Cheap Seats

Anyone still upset about Adam Wainwright's contract extension?

I seem to recall a lot of howling in March that the deal the Cardinals gave their ace Adam Wainwright was too lengthy and too expensive for a pitcher his age.

I wonder if the folks who claimed the 31-year-old hurler's velocity was diminished and that his best days were behind him following Tommy John surgery are still wringing their hands about the deal.

Wainwright dominated the Astros Tuesday night to improve to 12-5 on the season with a 2.30 ERA. If not for a little bit of rough treatment by the bullpen over the last couple of weeks he could easily have a couple more wins and an even better ERA. But the truly impressive statistics put up by Wainwright include the fact that he has better than a 9:1 strikeouts to walks ratio with 126 whiffs compared to 14 free passes and an average of .988 baserunners allowed per inning.

Wainwright didn't just beat up on a crummy Houston team Tuesday night. He basically had an average outing for him this season: 7IP, 5H, 9K, 1BB, 1ER. Yawn.

It looks like the National League Cy Young race is a three-horse derby between Wainwright, Clayton Kershaw and Jordan Zimmerman. Wainwright and Jordan are tied for the lead in wins past the halfway pole at 12. He's first in innings pitched over Kershaw's second and Zimmerman's fifth. He's first in complete games with four to Kershaw and Zimmerman's three and he and Kershaw are tied for the league lead with a pair of shutouts. Kerhsaw's 1.89 ERA is first in the National League while Wainwright's 2.30 is third. 

The only thing the naysayers have left to latch onto is the fact that Wainwright is on the wrong side of 30 years old. But he's got relatively low miles on the clock for a pitcher of his accomplishments. He's only been pushed to more than 200 innings three times in his career so far. His year off in 2011 turned out to be a blessing in disguise not only because he didn't log a single inning that season -- but because his arm was rebuilt to better than new specs and ought to be near the top of the reliability charts because of his surgery.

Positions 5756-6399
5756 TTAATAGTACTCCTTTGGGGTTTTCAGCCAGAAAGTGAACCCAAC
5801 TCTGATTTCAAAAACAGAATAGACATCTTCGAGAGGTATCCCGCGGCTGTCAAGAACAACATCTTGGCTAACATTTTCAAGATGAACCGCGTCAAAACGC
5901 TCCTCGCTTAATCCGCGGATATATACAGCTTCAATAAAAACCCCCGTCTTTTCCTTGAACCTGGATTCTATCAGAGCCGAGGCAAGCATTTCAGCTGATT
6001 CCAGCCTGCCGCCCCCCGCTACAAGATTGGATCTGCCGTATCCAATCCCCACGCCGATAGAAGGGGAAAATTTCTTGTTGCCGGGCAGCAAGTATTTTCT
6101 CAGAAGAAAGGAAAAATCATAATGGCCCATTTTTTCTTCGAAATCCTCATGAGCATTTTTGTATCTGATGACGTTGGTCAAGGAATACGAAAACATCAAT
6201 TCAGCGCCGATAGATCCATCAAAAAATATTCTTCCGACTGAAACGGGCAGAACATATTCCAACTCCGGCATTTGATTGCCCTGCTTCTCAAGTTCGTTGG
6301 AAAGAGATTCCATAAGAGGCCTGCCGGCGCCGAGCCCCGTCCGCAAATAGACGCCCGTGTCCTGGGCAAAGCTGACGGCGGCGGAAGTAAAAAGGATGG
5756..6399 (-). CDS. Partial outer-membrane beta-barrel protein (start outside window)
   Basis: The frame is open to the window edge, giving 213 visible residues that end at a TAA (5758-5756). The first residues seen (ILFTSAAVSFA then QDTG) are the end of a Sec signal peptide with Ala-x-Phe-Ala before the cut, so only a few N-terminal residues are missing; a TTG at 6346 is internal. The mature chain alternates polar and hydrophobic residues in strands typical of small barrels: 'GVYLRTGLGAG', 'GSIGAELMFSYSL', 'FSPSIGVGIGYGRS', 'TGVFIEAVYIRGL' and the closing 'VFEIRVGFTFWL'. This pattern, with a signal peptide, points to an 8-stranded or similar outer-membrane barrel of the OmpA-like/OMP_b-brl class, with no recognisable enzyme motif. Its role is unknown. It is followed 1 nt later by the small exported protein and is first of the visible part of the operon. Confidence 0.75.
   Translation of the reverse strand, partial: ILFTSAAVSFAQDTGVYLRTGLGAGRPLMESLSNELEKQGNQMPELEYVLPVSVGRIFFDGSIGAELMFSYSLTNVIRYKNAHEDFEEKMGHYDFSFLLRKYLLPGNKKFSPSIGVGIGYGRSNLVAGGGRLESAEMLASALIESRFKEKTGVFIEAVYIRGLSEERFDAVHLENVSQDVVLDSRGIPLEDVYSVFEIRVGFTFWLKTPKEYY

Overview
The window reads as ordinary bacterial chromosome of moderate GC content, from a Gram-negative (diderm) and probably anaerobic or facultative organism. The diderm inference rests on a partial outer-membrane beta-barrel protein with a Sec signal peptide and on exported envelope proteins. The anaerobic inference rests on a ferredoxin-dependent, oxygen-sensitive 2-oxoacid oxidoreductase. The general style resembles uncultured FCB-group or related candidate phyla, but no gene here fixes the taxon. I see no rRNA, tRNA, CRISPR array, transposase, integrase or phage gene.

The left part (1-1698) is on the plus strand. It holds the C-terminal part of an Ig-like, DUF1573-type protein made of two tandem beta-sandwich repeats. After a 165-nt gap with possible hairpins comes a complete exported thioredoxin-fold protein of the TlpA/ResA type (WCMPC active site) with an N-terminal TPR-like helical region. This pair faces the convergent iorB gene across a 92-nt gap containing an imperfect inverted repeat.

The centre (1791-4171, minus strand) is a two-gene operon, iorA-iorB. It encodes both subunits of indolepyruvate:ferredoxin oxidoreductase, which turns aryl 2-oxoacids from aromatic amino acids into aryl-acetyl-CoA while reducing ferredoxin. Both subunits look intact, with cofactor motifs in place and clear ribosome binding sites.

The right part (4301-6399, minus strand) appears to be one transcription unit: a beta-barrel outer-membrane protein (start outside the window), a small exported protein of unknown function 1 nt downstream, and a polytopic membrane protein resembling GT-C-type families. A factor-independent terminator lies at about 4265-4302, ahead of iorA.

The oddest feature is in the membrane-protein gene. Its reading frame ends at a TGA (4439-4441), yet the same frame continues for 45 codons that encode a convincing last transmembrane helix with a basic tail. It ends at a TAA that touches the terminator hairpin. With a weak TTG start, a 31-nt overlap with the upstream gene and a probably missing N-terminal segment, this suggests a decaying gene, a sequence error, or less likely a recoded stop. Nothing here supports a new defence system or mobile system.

Wainwright's five-year, $97-million deal is a lot of money by Average Joe Standards. But when it comes to what MLB pitchers can command, it's a relative bargain.

The Yankees paid C.C. Sabathia $161 million over eight years in 2007; The Dodgers gave Zack Grienke $147 million over six seasons last winter; Cole Hamels got six years and $144 million in 2012; Justin Verlander this spring got $140 million over five seasons from the Dodgers. Wainwright's deal doesn't come close to that kind of money. And while those pitchers are younger, the deal given to the Cardinals ace doesn't extend past the point where he is likely to be a very effective hurler.

Wainwright was expected to be the top pitcher on the market this winter. He easily could have commanded at least a third more money and two or more additional seasons had he been determined, like Albert Pujols, to go to the highest bidder.

Wainwright is a 6-foot-7 horse who weighs in at a very fit 235 pounds for his size. As I said before the deal was signed, if there was any pitcher worth taking a gamble on it would be wainwright because of all the reasons listed above: Lack of wear and tear, rebuilt elbow that's good for another 100,000 miles, physical fitness, build. Plus there is the fact that he's never had significant shoulder problems, the biggest concern for a hurler. Wainwright's only issue besides his elbow was soreness in a finger on his pitching had which cropped up about five years ago and, apparently, never came back.

He's the undisputed leader of the pitching staff and a stopper in every sense of the word.